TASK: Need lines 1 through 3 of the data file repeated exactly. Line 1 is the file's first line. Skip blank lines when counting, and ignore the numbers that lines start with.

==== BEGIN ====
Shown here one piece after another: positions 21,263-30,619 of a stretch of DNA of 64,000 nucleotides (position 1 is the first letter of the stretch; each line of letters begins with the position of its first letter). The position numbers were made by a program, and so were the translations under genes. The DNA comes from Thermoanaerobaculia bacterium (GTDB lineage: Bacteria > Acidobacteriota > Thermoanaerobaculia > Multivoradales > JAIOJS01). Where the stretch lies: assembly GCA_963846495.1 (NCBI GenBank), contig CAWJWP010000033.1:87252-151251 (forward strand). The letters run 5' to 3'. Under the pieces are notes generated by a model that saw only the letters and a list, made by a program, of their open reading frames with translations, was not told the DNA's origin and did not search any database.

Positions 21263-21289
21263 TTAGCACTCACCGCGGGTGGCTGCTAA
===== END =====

Shown here one piece after another: positions 21,263-30,619 of a stretch of DNA of 64,000 nucleotides (position 1 is the first letter of the stretch; each line of letters begins with the position of its first letter). The position numbers were made by a program, and so were the translations under genes. The DNA comes from Thermoanaerobaculia bacterium (GTDB lineage: Bacteria > Acidobacteriota > Thermoanaerobaculia > Multivoradales > JAIOJS01). Where the stretch lies: assembly GCA_963846495.1 (NCBI GenBank), contig CAWJWP010000033.1:87252-151251 (forward strand). The letters run 5' to 3'. Under the pieces are notes generated by a model that saw only the letters and a list, made by a program, of their open reading frames with translations, was not told the DNA's origin and did not search any database.

Positions 21263-21289
21263 TTAGCACTCACCGCGGGTGGCTGCTAA